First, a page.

Imagine you're trying to open a tomato can.
And you use a hammer.
Well, the same concept plays out with testimonials. Just because you have the grrrrrreatest testimonials in the world, doesn't mean you hammer away at your audience. Knowing when to use the right testimonial not only creates greater impact when selling a product or service, but also respects the intelligence of the audience.
But hey, for us to know where to put each type of testimonial, we have to know what those specific testimonial are in the first place.
So what is the difference between an “experience-based testimonial” and an “objection-based testimonial”?
The “experience-based testimonial” is a testimonial that is rich in detail. When you ask not one, but 10, 12, maybe even 17 questions to your clients. And what you end up is a massive testimonial that spans 800-1200 words.
It's no longer just a line or a paragraph testimonial. Instead this testimonial reads like a chapter in a book. It's detailed and yes, just what prospects want to read to get a feeling for the experience. It's long, detailed and diverse because it covers the entire experience of a product or service.
The “objection-based testimonial” on the other hand isn't terribly long or diverse.
When buying a product or service, a prospect (and even an existing client) will have objections. There will be more important objections (the ones that show up consistently) and less important objections (the ones that show up less frequently, but still show up). And your job is to get the testimonial so that it defuses the objection.
So for instance, if the biggest objection is the price of the product or service, you'll need to have at least 3-4 testimonials talking specifically about the price of your product or service, and how it seems high, but in reality how it's amazing value for money.
So the “objection-based testimonial” really takes on a single objection, while the “experience-based testimonial” takes on the entire experience. Once we've got these sets of testimonials, however, we have to find the right place to put them, don't we?
And the “objection-based testimonial” will mostly show up on your sales page
It shows up at the precise spot where you suspect the prospect or customer may object. For example, let's say you're treating someone with acupuncture. And on your sales page you're recommending an eight week consultation instead of just a week's worth of treatment. At that point you have a precise problem or objection to defuse.
So it's at this point you use the “objection-based testimonial”, because you're defusing that specific objection.
And so, you find areas around the sales page where your customer is likely to object and go about defusing those objections with “objection-based testimonials”. Kinda like finding a mine, and defusing it one at a time.
The “experience-based testimonial” is like blowing up the whole mine field together
Your customer's objections will have been defused, but they're still unsure. They wonder about this and wonder about that. And that's when you have to bring the entire “experience-based testimonial” onto the page.
This can be done with text, audio or even video. And in that “experience-based testimonial” the client covers a ton of things that make the testimonial rich, just like an experience would be.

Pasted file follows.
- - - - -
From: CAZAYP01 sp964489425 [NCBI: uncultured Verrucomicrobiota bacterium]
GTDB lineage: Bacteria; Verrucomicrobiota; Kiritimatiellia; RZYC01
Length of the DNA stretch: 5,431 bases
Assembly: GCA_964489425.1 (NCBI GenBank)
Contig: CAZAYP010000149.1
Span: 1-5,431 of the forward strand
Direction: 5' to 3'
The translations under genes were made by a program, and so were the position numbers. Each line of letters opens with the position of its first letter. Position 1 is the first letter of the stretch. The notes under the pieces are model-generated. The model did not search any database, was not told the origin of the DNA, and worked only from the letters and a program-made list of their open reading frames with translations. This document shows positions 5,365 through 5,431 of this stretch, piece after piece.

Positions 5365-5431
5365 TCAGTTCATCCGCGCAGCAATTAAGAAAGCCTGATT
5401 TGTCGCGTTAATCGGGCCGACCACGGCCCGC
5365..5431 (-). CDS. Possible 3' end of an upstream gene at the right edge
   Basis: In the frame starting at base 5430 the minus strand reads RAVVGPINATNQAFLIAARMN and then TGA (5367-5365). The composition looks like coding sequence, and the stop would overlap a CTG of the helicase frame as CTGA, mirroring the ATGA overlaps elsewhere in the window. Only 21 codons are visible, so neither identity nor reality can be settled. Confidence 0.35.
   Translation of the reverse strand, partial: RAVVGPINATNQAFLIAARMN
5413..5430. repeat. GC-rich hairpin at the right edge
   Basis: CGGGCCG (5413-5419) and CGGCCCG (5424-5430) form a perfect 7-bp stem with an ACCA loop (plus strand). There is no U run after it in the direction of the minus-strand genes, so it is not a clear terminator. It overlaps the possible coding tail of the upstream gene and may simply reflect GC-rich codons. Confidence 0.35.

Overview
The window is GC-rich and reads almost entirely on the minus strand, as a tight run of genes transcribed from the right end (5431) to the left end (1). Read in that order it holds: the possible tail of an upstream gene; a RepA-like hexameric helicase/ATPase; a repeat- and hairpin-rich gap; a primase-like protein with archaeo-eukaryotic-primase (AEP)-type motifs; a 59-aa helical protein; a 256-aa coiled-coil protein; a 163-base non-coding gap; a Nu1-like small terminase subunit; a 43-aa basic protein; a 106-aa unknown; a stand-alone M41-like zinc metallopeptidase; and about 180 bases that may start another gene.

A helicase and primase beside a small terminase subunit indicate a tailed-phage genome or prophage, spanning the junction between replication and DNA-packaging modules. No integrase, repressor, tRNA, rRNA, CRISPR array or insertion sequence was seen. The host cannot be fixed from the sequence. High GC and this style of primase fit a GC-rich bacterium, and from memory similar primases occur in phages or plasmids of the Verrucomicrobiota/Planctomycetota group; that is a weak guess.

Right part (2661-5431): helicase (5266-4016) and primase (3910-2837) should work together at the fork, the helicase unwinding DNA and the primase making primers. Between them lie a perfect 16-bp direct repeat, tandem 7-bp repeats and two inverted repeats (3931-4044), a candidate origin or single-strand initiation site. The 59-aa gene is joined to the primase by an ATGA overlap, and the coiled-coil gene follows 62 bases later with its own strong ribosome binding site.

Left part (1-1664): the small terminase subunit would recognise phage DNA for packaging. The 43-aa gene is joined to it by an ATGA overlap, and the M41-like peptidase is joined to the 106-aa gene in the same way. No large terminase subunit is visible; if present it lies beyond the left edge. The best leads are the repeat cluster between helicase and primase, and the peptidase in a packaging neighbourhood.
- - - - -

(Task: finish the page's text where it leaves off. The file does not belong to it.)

This “experience-based testimonial” can be placed anywhere on the sales page, because really, there's no rule. On some pages you want to wait until after you've defused at least a couple of the biggest objections with the “objection-based testimonial”. On some pages you may go right in with the “experience-based testimonial” from the very start.
And the “experience-based testimonial” doesn't have to stop on the sales page
An even better place to drive home the impact of the “experience-based testimonial” is to format the testimonials in a PDF and let your client download the PDF.
If formatted even marginally well, your client will read, skim, read, skim, but get the idea of how impactful your product or service really is—and then be far more persuaded to buy from you and no one else.
But is it critical to have both types of testimonials on a page?
It is indeed critical to have the “objection-based testimonial” on a sales page. The “experience-based testimonial” on the other hand is very important, but if you had just a choice of one, I'd go for the “objection-based testimonial” because it's specific and in most cases, will do the job extremely effectively.
Ok ready to go? Let's summarise…
1) The “objection-based testimonial” is specific. It tackles the main objections of the prospect and is critical on a sales page.
2) The “experience-based testimonial” is more far-reaching and very powerful. However, if you don't have an “experience-based testimonial” don't go crazy yet. In time you can get these detailed testimonials and they will make a better case for your product or service.
So make sure you get your testimonials in the right place
And keep that hammer for hitting nails.
No use trying to open a tomato can with it, is it?
This is a “objection-based testimonial” example
The big objection here was that people felt they were already speaking and may not need this book. This objection needed to be tackled as not many people tend to speak often. Well, not many small business owners, anyway. The ones that do would have read many presentation books before. To distinguish our method from the rest, we needed to do a spot-objection.
See the objections on these pages
1) Sales page for presentations
2) On video for the Cartooning Course
3) In PDF for the Article Writing Course.
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1) Testimonial Secrets: Powerful Techniques to Get Better Clients-And Sales
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